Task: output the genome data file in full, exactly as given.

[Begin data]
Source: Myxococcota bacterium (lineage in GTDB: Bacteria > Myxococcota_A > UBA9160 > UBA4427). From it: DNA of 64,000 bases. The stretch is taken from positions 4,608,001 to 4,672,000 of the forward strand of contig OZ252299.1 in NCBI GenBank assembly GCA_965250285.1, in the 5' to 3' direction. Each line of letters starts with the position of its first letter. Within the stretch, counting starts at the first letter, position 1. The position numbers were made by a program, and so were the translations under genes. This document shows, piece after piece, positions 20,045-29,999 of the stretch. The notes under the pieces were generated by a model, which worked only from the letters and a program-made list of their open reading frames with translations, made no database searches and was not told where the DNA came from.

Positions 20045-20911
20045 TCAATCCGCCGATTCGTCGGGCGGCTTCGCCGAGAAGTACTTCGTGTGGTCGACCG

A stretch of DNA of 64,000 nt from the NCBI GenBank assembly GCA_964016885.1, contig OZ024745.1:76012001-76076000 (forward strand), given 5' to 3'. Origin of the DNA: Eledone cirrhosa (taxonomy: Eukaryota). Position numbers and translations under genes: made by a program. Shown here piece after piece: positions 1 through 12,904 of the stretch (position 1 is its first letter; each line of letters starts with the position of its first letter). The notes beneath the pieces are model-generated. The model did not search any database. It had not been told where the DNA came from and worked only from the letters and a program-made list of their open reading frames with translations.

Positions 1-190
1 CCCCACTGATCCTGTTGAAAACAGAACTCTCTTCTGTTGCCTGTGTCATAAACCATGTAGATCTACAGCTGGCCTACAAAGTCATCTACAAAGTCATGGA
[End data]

Source: Myxococcota bacterium (lineage in GTDB: Bacteria > Myxococcota_A > UBA9160 > UBA4427). From it: DNA of 64,000 bases. The stretch is taken from positions 4,608,001 to 4,672,000 of the forward strand of contig OZ252299.1 in NCBI GenBank assembly GCA_965250285.1, in the 5' to 3' direction. Each line of letters starts with the position of its first letter. Within the stretch, counting starts at the first letter, position 1. The position numbers were made by a program, and so were the translations under genes. This document shows, piece after piece, positions 20,045-29,999 of the stretch. The notes under the pieces were generated by a model, which worked only from the letters and a program-made list of their open reading frames with translations, made no database searches and was not told where the DNA came from.

Positions 20045-20911
20045 TCAATCCGCCGATTCGTCGGGCGGCTTCGCCGAGAAGTACTTCGTGTGGTCGACCG

A stretch of DNA of 64,000 nt from the NCBI GenBank assembly GCA_964016885.1, contig OZ024745.1:76012001-76076000 (forward strand), given 5' to 3'. Origin of the DNA: Eledone cirrhosa (taxonomy: Eukaryota). Position numbers and translations under genes: made by a program. Shown here piece after piece: positions 1 through 12,904 of the stretch (position 1 is its first letter; each line of letters starts with the position of its first letter). The notes beneath the pieces are model-generated. The model did not search any database. It had not been told where the DNA came from and worked only from the letters and a program-made list of their open reading frames with translations.

Positions 1-190
1 CCCCACTGATCCTGTTGAAAACAGAACTCTCTTCTGTTGCCTGTGTCATAAACCATGTAGATCTACAGCTGGCCTACAAAGTCATCTACAAAGTCATGGA